intended purpose of this paper. What follows is an unpacking of some prevalent
notions and shared knowledge of Zulu-speaking people relating to
ethnopathological processes, women’s bodies and notions of illness and illness
management. As the virgin cleansing myth relates to the disease of AIDS, a
brief analysis is provided of some commonly held ways in which people
conceptualise and experience this relatively ‘new’ illness. Studies of HIV
seroprevalence amongst pregnant women attendees of antenatal clinics around
the country, reveal a 22.8% rate of HIV infection (South African Department of
Health, 2001). For the province of KwaZulu-Natal, where research for this paper
was undertaken, HIV seroprevalence is estimated to be between 36 and 38%. It
is hoped that by elucidating a deeper understanding of why a man might seek
sex with a virgin in the current context of a formidable AIDS epidemic, may
contribute towards a more sensitive engagement with the problem of child rape
and our ability to address both rape and AIDS more effectively.
Unravelling the complex web of meanings in which the virgin myth is embedded
was part of a broader research endeavour to understand non-medical
representations and cultural constructions of HIV and AIDS amongst peri-urban
Zulu-speaking people in KwaZulu-Natal province (see Leclerc-Madlala, 1999).
This research was based on ethnographic fieldwork that took place primarily
between 1995 and 1998 in the greater Mariannhill area of Durban. An open-
ended questionnaire schedule was used as a guide for in-depth interviews with
key informants representing a wide cross-section of members from the
Mariannhill community. For the most part interviews were conducted in Zulu.
During that fieldwork period South Africa was experiencing a rapid and steady
rise in HIV infection rates. Towards the close of the 1990s the HIV epidemic
showed signs of maturing into an epidemic of AIDS-related morbidity and death.
By the mid 1990’s the virgin myth had established wide currency in several
communities in the area. In interviews and discussions with a range of
informants, ‘virgin cleansing’ was identified as a possible ‘cure’ for this new
disease that people dared not to mention by name. While some informants
professed a belief in the myth, more often they claimed that it was ‘other people’
who believed in virgin cleansing as an HIV/AIDS treatment. Certain traditional
healers were blamed for perpetuating the myth, as it was said that healers
advised their HIV infected clients to seek a virgin for ‘cleansing’. It was a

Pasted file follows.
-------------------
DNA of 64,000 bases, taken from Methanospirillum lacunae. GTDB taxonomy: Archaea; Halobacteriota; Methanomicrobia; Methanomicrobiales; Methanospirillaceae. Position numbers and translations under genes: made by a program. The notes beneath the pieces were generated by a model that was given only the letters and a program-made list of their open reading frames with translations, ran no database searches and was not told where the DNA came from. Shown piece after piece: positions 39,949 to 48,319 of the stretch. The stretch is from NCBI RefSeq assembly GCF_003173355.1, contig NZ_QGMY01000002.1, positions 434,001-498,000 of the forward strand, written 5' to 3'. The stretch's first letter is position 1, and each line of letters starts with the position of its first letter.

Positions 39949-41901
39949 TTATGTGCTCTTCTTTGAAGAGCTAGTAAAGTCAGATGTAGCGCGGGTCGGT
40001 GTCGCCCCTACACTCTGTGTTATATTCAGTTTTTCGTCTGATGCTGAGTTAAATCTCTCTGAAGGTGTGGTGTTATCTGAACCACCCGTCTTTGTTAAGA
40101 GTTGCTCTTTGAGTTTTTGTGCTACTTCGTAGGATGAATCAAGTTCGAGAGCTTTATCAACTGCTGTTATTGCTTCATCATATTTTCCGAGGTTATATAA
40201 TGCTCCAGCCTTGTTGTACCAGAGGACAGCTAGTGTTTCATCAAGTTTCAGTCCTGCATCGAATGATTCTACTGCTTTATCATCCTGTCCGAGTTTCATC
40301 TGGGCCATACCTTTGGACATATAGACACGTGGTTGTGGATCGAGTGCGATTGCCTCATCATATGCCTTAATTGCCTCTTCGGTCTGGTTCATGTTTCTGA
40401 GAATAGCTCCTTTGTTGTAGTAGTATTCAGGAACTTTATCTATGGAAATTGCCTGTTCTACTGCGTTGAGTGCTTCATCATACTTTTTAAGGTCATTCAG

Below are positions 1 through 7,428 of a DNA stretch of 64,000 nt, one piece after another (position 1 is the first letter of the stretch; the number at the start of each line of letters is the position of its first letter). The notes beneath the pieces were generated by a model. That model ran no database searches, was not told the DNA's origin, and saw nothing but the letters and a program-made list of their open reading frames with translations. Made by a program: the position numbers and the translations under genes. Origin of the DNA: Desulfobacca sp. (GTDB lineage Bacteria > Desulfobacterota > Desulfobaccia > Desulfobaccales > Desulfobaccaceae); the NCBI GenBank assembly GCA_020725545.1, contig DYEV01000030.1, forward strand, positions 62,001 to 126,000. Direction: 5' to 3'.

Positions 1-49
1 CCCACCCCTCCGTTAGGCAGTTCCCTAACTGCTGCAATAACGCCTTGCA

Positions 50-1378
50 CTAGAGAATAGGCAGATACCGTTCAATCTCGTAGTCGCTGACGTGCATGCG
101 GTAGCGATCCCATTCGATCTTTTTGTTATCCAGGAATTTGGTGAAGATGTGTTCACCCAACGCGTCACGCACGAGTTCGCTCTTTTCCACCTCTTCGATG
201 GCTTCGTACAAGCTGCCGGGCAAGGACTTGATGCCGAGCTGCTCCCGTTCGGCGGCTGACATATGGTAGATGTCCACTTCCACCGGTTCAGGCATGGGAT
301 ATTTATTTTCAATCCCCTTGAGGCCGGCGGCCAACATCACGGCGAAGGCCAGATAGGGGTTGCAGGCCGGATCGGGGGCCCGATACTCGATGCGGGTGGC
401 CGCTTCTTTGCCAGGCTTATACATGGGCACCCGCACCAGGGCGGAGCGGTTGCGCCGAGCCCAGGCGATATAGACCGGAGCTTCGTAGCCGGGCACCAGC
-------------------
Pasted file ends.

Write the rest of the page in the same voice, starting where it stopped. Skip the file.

widely-held view amongst informants that this belief was helping to drive the
spread of HIV and contributing to increased incidences in the rape of children
(Leclerc-Madlala, 1996). In one township a group of women held a public rally
to simultaneously raise awareness about this growing problem and strongly
condemn its practice. They intended to send a memorandum to then-president
Nelson Mandela, imploring him to speak out against this heinous response to
AIDS. Despite communities expressing deep concern over men sexually
assaulting children in the hope of obtaining an AIDS ‘cure’, there were no
attempts made to publicly address this issue through AIDS education campaigns
in KwaZulu-Natal or elsewhere throughout the whole of the 1990s.
Sontag’s foundational work Illness as Metaphor (1978) points out the historical
specificity of the ways in which illness and those affected by illness have been
socially conceived. How this social conception accrues meanings has been
explored by Fernandez (1986) as a process of ‘metaphorizing’. He writes:
Because of their embodied nature, metaphors create meaning not only
through representation but through enactment or presentation. The
presentation of metaphor takes two forms: metaphors as cognitive tools
that work on our concepts to fashion new meaning: and metaphors as
communicative acts or gestures, constrained by social structure yet giving
rise to new patterns of social interaction and modes of discourse (cited in
Kirmayer, 1992, p.337).
Central to the process of understanding medical-related knowledge and practice
amongst the Zulu is an analysis of metaphors used to signify ill health. This
encompasses more than an examination of a ‘system of belief’, an analytical
approach that is limited in its ability to explain embodied experience and illness
management. For one thing, Zulu cosmology is not ‘standardized’ in theory or
practice and therefore varies, not only by researcher interpretation but also by
regions of KwaZulu-Natal from which members of individual Zulu clans
originated. Thus what might typify medical epistemology and lived experience in
Mariannhill may be considerably different in more northern parts of the province
for example, where people are said to have secret medical knowledge and
Yet, some aspects of medical knowledge seem to have fairly wide currency
amongst people who identify themselves as Zulu, as well as amongst other
ethnic groups in South Africa. The metaphor of ‘dirt’ and the meaning it holds in
relation to illness and illness management is significant in this regard. An
analysis of previous South African ethnographies that have attempted to describe
indigenous medical-related knowledge and practice (i.e. Krige, 1944, 1974;
Bryant, 1949; Ngubane, 1977; Hammond-Tooke, 1970, 1981) reveal that the
notions of pollution and ‘dirt’ in relation to illness have not been sufficiently
problematized. Jewkes and Wood (1999) have argued that these previous
authors have largely relied upon discreet analyses and interpretations of the
‘system of belief’ and have consigned the notions of pollution and ‘dirt’ to the